Wednesday, 20 September 2017

Autumnal Abundance

This week's cafe flowers

Any one got a boat? Webbed feet? Extra wellies I can borrow. The weather isn't getting any drier here which is a shame as September can often be a lovely month. Still I've got plenty propagation I can do in the potting area and the poly tunnel while it is raining. My aim by the end of the month is to have worked through the stock list propagating everything that we are low in for next year, this has been an ongoing task for the last month or so and I'm nearly finished. The poly tunnel is full which does lead me to wonder where I'm going to put all the over wintering plants, hmmmmm.

I love autumn, and then I found this heart shaped pelargonium
 leaf in the greenhouse when I was watering during the week

which summed it all up really

There is a definite hint of winding down for the season as the trees start to colour up and all the autumn flowers are out. The nursery is still full of colour and it's a great time to plant as the soil is still warm. Visitors to the nursery and gardens at this time of year are often surprised at how much colour there is and how long it will last. The Asters are just coming into flower and will go on until the first frosts, which can be November if we are lucky. Persicarias are half way through their flowering season and will go on onto October as will the Sedums and Rudbeckias. Its a great time to visit the nursery and gardens and get late season inspiration to carry colour in your garden through to winter.

Aster (Symphyotrichum) novi-belgii 'Marie Ballard'


Lots of lat Summer / Autumn colour in the nursery gardens

Lathyrus latifolius

Matteucia struthiopteris
Phlox 'Hesperis'


          Persicaria amplexicaulis 'Alba'                                      Sanguisorba officinalis 'Crimson Queen' 
                                                                                                and Persicaria amplexicaulis 'Rosea'

Sedum 'Herbsfreude'

Back at home youngest son Daniel has been back in the kitchen, He goes through phases of cooking almost every night (which is very nice after a busy day at the nursery) or not at all. We are in a cooking phase now and have amongst other dishes been treated to an Ottolenghi dish - duck with orange and star anise sauce with mashed parsnips. It was lovely, as is every dish he cooks.

Duck with orange and star anise sauce

I've been in the kitchen too,
back to baking, which I love.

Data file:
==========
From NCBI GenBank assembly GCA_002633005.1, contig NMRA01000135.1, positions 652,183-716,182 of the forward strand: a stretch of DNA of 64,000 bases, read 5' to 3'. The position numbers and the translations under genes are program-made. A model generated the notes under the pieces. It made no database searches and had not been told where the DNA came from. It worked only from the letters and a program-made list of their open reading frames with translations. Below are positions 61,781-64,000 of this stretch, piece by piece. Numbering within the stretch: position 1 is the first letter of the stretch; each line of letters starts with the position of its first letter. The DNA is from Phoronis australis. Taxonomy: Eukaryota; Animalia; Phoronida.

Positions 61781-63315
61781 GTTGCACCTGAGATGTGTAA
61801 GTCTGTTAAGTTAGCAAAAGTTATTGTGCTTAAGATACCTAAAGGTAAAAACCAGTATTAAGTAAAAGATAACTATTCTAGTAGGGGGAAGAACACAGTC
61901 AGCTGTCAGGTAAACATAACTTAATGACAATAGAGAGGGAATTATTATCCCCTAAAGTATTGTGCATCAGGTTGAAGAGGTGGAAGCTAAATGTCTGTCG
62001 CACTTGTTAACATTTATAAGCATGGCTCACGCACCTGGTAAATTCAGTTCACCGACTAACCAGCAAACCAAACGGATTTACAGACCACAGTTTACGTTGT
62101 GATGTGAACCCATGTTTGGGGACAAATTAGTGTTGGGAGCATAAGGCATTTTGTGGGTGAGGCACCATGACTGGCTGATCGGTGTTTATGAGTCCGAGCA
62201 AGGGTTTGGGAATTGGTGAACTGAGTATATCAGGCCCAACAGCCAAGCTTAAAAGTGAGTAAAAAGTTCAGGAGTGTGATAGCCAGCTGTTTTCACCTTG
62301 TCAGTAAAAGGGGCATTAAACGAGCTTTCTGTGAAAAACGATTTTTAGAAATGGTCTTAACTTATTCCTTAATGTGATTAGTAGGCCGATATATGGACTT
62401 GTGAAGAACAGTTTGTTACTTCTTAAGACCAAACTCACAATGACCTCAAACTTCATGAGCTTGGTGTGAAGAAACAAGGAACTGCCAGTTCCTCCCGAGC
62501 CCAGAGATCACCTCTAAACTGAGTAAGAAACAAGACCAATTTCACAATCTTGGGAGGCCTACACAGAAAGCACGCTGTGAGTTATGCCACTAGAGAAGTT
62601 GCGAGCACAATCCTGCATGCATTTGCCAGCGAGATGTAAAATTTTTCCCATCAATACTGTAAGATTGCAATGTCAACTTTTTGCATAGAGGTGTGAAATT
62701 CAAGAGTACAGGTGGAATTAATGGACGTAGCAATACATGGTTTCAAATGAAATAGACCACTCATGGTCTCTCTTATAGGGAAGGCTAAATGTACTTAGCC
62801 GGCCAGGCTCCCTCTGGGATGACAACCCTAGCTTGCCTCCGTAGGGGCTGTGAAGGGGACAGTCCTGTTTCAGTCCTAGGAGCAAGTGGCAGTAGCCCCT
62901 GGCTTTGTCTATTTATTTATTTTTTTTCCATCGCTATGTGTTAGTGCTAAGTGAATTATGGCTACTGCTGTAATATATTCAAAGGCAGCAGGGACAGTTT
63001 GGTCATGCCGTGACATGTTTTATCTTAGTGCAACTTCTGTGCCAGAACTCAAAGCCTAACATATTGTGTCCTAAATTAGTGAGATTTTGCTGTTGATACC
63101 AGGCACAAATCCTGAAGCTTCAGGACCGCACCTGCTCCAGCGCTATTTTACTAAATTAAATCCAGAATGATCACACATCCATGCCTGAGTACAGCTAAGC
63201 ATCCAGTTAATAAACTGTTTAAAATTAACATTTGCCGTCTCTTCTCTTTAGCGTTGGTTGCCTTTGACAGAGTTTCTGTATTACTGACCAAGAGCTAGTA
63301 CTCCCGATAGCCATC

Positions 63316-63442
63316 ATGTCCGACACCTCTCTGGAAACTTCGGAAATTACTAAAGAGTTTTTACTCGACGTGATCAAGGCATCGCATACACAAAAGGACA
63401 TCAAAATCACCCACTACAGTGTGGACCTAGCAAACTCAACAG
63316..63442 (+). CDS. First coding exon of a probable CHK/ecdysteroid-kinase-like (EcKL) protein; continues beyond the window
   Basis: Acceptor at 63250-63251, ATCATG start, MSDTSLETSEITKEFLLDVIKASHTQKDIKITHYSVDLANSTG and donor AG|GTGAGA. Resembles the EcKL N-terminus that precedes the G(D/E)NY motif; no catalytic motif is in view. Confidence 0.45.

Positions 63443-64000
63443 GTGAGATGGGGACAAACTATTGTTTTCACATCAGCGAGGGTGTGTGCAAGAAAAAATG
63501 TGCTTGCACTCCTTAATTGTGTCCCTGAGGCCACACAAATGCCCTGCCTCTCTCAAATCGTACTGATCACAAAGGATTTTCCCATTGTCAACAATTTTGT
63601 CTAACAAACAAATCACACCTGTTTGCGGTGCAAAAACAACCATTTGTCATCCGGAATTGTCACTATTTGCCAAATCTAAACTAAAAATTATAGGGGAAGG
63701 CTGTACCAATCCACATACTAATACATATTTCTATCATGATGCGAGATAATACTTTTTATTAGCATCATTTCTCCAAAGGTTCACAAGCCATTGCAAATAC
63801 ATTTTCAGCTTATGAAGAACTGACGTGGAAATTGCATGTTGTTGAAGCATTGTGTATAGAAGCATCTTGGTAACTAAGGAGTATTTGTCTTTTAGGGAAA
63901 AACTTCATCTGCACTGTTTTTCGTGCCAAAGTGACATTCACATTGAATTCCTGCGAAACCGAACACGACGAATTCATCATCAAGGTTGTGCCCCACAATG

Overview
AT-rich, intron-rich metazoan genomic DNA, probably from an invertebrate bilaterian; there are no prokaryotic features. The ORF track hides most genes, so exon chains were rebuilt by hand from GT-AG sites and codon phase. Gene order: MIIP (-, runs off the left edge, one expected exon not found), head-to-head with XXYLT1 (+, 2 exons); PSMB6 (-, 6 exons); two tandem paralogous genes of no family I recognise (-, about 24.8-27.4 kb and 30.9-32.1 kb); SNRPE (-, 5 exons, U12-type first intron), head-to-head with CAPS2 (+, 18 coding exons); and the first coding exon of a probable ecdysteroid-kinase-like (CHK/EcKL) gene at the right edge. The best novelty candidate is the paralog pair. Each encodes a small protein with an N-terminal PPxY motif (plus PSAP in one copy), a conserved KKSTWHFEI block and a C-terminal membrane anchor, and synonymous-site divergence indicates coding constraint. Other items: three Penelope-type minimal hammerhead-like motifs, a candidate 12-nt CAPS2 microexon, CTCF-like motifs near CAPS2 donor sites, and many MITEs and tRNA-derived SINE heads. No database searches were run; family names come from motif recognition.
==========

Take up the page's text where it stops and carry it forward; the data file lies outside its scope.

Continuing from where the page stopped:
This week it was honey cake,
 almondy and moist and
not a soggy bottom in sight!

Back to the nursery and it's time to buy and plant spring bulbs, us gardeners are always planning ahead to the next season and the next year. This year we are doing our pick and mix bulbs again. You can buy as many or as little of each variety as they are priced individually. We have several varieties of Tulips, Daffodils, Crocus and Allium as well as Frittalaria, Scilla, bluebells, and other small bulbs. Ideal for containers and pots or in the garden in borders to give some colour from February onwards. 

Daffodils ready for planting

This years pick and mix bulbs

At home I've been catching up in the garden on a Monday too, tidying up after a neglectful summer and preparing for the colder months ahead. The wild strawberries in the fruit planter has been taking advantage of me being busy and has spread everywhere. Right through both planters, down the sides and across the patio. The Strawberry 'Cambridge Favourite' was being smothered, so I have removed wild strawberry to a big pot of its own and divided the 'Cambridge Favourite' and planted it through the whole fruit planter. 

Sorting out the strawberries

I've put my auricula primulas away for winter. They've been on the patio since they flowered in spring and now it's time for a weed and tidy before being tucked away under the bench in the cold greenhouse. They are hardy but benefit from being kept drier through winter so the unheated greenhouse works perfectly, they get the protection without too much heat.

Auricula primulas tucked away
 in the cold greenhouse

My tidied and watered greenhouse on Monday